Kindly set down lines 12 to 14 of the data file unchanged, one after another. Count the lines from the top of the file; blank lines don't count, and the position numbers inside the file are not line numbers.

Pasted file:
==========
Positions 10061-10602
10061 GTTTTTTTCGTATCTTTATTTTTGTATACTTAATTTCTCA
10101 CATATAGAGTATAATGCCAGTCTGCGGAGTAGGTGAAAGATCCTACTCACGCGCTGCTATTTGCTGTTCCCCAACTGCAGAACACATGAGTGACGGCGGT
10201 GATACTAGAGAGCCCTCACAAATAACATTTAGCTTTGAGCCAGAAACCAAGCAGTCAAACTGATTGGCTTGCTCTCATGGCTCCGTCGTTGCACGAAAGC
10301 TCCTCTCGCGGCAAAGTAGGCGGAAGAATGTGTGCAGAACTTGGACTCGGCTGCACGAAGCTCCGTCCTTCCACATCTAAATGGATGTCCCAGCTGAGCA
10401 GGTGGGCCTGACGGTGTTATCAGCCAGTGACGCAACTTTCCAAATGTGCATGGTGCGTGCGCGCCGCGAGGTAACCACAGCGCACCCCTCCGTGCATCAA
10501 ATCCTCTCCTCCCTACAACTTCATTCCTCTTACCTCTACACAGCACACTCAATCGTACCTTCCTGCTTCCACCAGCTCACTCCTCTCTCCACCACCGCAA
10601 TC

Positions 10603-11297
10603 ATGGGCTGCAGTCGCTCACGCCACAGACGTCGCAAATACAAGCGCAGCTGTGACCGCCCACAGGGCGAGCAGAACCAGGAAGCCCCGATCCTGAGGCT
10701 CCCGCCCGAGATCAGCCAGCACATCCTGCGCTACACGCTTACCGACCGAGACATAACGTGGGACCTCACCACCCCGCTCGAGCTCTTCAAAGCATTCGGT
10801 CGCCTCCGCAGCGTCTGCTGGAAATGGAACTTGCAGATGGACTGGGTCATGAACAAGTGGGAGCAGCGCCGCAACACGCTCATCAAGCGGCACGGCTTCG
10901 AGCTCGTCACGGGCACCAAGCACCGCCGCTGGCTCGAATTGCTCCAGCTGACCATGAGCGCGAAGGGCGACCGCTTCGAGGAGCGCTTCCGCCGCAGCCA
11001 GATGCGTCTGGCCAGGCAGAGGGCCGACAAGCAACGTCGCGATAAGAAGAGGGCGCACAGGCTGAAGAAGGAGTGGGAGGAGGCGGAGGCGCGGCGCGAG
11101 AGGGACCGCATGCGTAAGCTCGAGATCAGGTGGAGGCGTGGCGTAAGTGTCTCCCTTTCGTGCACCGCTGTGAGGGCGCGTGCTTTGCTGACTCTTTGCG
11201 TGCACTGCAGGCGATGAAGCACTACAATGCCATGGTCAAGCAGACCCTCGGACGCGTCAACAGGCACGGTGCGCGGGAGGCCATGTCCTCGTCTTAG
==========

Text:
10801 CGCCTCCGCAGCGTCTGCTGGAAATGGAACTTGCAGATGGACTGGGTCATGAACAAGTGGGAGCAGCGCCGCAACACGCTCATCAAGCGGCACGGCTTCG
10901 AGCTCGTCACGGGCACCAAGCACCGCCGCTGGCTCGAATTGCTCCAGCTGACCATGAGCGCGAAGGGCGACCGCTTCGAGGAGCGCTTCCGCCGCAGCCA
11001 GATGCGTCTGGCCAGGCAGAGGGCCGACAAGCAACGTCGCGATAAGAAGAGGGCGCACAGGCTGAAGAAGGAGTGGGAGGAGGCGGAGGCGCGGCGCGAG